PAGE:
[In red, the income cap for those who want a piece of The Ted area's future "affordable" housing. Graphic: Jason Flynn, Curbed]
In August 2013, Mayor Kasim Reed promised the redevelopment of Turner Field would yield "one of the largest developments for middle-class people that the city has ever had," but that vision may ultimately leave behind nearby residents, especially those with the greatest need, according to key paperwork. One consistent demand from local advocacy groups has been the inclusion of affordable mixed-income housing in any new project. The Request for Proposals released last week, which outlines the city's expectations for prospective developers, does include a recommendation for mixed-income housing but not without a number of interesting caveats. This is the government, after all.
A footnote in the RFP lays out the city's minimum expectations for any development proposal, that "at least 10 percent of the proposed residential units will be made affordable to households earning a maximum of 80 percent of the Area Median Income."
Now, that is all unfathomably boring, but it's also extremely important for current and potential residents.
For one thing, there isn't any recommendation as to the size of a residential component. In fact, there's the opposite. Any mention of new housing is preceded or followed by the words, "to the extent residential is a component," implying that proposals may not include new housing options. If there are options, only 10 percent of them need to be affordable, so, barring some super-mega residential complex — to the tune of 2,000 units or more, which is massive; Buckhead Atlanta has 370 total — there might not be much availability.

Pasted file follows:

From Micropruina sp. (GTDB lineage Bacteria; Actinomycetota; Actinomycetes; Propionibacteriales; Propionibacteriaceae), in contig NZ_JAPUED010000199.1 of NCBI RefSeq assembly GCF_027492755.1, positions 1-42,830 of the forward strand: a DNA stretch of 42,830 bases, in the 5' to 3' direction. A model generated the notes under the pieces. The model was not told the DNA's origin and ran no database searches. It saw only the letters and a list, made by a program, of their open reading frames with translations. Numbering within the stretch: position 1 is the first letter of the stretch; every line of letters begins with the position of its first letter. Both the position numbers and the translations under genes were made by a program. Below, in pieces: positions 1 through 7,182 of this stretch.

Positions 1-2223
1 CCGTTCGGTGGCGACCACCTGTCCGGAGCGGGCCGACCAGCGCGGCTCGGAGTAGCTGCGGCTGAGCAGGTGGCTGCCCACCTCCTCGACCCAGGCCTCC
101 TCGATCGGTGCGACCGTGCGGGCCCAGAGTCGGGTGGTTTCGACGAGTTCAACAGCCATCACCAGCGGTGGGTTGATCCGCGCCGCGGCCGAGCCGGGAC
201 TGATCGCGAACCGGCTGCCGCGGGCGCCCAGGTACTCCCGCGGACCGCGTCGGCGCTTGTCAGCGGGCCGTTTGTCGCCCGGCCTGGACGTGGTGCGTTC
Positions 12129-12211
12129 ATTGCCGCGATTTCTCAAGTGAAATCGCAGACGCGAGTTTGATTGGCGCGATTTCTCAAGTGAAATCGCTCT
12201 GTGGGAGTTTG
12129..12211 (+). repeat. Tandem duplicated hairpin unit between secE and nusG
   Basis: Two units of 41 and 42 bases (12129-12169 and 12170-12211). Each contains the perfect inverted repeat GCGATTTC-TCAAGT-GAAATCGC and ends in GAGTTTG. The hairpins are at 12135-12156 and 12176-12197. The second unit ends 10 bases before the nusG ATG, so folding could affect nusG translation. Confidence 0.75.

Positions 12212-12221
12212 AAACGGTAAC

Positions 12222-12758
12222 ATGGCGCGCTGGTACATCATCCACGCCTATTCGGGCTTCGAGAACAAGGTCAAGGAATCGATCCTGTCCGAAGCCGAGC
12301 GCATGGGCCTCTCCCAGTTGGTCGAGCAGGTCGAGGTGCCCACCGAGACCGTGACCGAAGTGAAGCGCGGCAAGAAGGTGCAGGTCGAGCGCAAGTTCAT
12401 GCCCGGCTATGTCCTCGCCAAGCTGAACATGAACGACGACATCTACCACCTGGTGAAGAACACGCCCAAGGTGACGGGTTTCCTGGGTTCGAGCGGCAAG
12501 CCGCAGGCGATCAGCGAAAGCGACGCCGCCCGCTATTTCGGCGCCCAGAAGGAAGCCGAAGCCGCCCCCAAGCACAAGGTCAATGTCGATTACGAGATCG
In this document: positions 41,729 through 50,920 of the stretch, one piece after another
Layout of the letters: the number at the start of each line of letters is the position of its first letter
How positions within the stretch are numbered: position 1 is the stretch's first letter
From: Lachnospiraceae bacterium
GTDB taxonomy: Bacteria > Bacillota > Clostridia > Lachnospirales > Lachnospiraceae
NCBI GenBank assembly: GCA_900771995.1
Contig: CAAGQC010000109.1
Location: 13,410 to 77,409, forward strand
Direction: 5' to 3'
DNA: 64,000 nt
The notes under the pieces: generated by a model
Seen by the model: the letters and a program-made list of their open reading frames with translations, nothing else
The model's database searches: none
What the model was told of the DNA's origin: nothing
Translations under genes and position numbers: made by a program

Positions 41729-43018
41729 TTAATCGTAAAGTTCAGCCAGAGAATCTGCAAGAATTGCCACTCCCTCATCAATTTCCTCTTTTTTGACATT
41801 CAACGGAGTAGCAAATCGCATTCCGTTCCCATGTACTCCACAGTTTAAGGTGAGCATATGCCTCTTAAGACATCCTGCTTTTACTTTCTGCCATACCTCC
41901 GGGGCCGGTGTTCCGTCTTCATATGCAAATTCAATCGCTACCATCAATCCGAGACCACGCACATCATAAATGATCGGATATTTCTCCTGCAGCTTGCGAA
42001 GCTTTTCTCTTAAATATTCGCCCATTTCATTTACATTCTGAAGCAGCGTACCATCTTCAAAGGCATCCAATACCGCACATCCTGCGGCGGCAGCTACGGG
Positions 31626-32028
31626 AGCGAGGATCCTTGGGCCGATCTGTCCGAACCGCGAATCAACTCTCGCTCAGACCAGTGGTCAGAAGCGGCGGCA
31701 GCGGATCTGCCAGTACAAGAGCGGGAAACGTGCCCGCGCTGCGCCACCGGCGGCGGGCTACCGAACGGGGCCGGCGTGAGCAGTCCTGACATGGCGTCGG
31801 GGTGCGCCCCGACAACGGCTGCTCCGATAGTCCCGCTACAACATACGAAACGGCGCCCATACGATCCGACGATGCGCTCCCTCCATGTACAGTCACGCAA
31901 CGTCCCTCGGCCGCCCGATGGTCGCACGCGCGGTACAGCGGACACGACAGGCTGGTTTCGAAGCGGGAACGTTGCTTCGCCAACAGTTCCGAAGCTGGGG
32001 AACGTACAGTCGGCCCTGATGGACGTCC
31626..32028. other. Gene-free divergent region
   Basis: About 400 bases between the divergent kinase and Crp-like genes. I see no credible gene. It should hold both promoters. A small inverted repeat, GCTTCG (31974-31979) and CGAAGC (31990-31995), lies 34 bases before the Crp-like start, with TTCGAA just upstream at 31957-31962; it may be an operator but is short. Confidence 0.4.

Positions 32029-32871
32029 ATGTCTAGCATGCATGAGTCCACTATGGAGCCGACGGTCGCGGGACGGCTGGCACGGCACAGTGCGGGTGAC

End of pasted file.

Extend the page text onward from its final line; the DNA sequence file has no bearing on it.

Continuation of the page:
Tucked away below that is what, to most people, is just a long series of acronyms (because nothing is allowed to be easy). Those are all there to outline the maximum income of would-be tenants in this dream project, which is $55,000 if we're rounding up. That number is pretty high if the goal is to assist local families in need by making housing affordable and available. It's so high because the city is using income figures from all of Metro Atlanta to set its rates. That's standard procedure for the city, which uses numbers provided by the U.S. Department of Housing and Urban Development, but it still creates a huge disadvantage for low-income families living inside the city.
That maximum number the city plans to use is based on the median income for all of Metro Atlanta, which is $68,000. The median income for the City of Atlanta, on the other hand, is $57,000. That's a huge difference, and it's just above that maximum number the city set.
So, instead of setting aside affordable housing for families in poverty, the city is essentially setting aside housing for half of the residents in Atlanta, and even more outside of the city.
The situation only looks worse if you isolate Summerhill (the neighborhood right around Turner Field). The median income in Summerhill is $47,000; without additional assistance the people closest to this middle-class Candy Land won't even be able to compete for the miniscule amount of housing available. They could be barred from their own neighborhood, in a sense, under the pressure of good intentions. And, not for the first time.
— By Curbed Atlanta contributor Jason Flynn
· Mayor set to talk Braves stadium [AJC]
· Atlanta, at a glance [Forbes]
· Hey, Atlanta, What Should Become of Turner Field? Vote Now! [Curbed]